Make a note of how recruiters sell candidates to you. Is it a blanket approach? Or is it specific to the role, the company, and what you’re looking for? For example, how does your recruiter respond if you’re unsure that a candidate is underqualified? Maybe if that candidate is a great fit at your company, your recruiter tells you how eager, passionate, and motivated that candidate is. Maybe they show you the thoughtful thank-you letter the candidate wrote expressing their excitement about working for you. Your recruiter assures you that certain traits can’t be taught, and perhaps what the candidate lacks in technical expertise, they make up for in a number of other ways. It’s your recruiter’s duty to place candidates they truly believe in—just make sure they’re being genuine in their approach!

 4.   Are they flexible?

A strong recruiter will understand that a hiring manager’s full time job isn’t to find a new candidate. That’s their job. While a recruiter is deep in their hiring process—collecting resumes, vetting candidates, conducting interviews—they should be cognizant of your time and your workload. Recruiters should be respectful of your availability by being patient and flexible.

Great recruiters keep in mind that hiring managers have other responsibilities, obligations, and restraints. Those recruiters should be assertive and know when to stay on your radar, but also know when to give you space. They stay flexible. They check in as needed. And, most importantly, they don’t overwhelm you.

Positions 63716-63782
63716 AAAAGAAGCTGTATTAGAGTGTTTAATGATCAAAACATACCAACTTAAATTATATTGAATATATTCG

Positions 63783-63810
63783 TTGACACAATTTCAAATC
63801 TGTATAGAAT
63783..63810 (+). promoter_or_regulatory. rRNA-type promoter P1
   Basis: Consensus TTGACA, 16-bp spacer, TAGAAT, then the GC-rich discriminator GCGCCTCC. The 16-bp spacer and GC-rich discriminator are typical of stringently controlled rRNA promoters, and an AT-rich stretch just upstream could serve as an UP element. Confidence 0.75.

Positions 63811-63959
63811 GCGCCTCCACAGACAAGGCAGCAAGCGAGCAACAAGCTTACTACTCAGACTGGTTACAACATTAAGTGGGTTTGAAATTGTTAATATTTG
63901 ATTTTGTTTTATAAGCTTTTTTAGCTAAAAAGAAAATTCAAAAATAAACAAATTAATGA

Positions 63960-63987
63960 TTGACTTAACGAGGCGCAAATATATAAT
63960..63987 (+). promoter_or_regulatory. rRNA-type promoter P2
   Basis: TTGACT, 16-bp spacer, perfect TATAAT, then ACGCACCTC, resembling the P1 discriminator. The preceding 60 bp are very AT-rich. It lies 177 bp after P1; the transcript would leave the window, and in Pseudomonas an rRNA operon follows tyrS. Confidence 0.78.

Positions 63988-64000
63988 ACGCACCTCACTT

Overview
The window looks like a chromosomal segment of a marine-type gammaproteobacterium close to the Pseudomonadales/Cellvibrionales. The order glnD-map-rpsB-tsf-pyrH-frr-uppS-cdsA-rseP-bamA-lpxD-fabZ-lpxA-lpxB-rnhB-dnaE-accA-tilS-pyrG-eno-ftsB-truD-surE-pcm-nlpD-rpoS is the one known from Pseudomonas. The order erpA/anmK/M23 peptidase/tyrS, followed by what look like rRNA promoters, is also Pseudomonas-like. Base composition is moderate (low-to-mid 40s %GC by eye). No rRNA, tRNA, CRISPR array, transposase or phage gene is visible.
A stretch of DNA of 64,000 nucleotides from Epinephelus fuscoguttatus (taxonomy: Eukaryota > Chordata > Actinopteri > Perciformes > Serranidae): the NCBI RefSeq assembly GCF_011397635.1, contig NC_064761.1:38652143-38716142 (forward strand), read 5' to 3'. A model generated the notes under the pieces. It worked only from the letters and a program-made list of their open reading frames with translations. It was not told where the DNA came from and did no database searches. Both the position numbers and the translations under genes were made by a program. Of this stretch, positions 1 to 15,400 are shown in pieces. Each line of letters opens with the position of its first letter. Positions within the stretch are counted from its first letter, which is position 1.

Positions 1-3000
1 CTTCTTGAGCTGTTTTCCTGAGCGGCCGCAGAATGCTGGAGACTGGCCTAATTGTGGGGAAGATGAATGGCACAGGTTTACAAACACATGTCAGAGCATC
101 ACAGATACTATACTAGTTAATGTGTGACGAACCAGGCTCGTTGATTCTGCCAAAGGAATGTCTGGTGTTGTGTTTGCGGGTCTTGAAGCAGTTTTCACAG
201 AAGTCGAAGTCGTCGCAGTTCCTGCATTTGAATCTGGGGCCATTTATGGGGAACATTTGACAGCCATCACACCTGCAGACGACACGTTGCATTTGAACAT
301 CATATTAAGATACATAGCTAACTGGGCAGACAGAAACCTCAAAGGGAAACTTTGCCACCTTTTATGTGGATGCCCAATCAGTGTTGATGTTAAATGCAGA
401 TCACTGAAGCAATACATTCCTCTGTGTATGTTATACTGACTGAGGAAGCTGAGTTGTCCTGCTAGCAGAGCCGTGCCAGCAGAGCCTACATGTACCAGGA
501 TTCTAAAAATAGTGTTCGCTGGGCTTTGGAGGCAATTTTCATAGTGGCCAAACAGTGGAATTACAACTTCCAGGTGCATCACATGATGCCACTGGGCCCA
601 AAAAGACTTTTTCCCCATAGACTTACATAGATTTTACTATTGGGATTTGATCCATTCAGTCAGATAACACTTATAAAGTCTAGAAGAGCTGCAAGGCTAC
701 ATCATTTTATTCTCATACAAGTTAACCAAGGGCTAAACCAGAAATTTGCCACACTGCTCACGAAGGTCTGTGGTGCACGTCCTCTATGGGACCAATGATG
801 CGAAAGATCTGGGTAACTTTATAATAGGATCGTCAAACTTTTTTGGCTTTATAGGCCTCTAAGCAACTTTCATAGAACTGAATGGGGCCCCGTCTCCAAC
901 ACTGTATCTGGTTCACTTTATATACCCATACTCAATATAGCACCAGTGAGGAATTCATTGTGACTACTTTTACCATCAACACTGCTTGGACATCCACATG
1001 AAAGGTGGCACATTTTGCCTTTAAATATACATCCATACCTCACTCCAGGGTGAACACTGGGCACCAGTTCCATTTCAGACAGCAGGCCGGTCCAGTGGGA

5.   Do they swiftly respond to mistakes?

Mistakes can happen, and in terms of time and money, they can also be costly. How does your recruiter respond when problems arise?

It could be the case that after a six week long interview process with lots of internal communication and delays, your candidate is hired, stays on the job for a week, and quits because they landed another opportunity. In another case, it could be that the recruiting team didn’t do their full due diligence, and you end up offering a job to an out-of-town candidate, only to learn that that candidate isn’t willing to commute. Or, frankly, that candidate is hired, everything is in order, and they fail a drug test.

How does your recruiter react? Do they address the situation head-on, and move as swiftly as possible to find you a new placement? Or, do they spend too much time dwelling on the loss, and try to haggle about fees and compensation? If you can see a recruiter’s drive to fix mistakes, it will just increase your commitment to them as a recruiting partner.

The more emphasis you put on building a long-term relationship with a recruiting partner, the less time you’ll have to spend assessing their value. If you find a recruiting partner who you know does good work, that relationship becomes effortless, and both parties can focus more diligently on securing the right candidates and making successful hires.

 

Feeling overwhelmed with placing candidates? Check out our blog on how to hire the right staffing agency.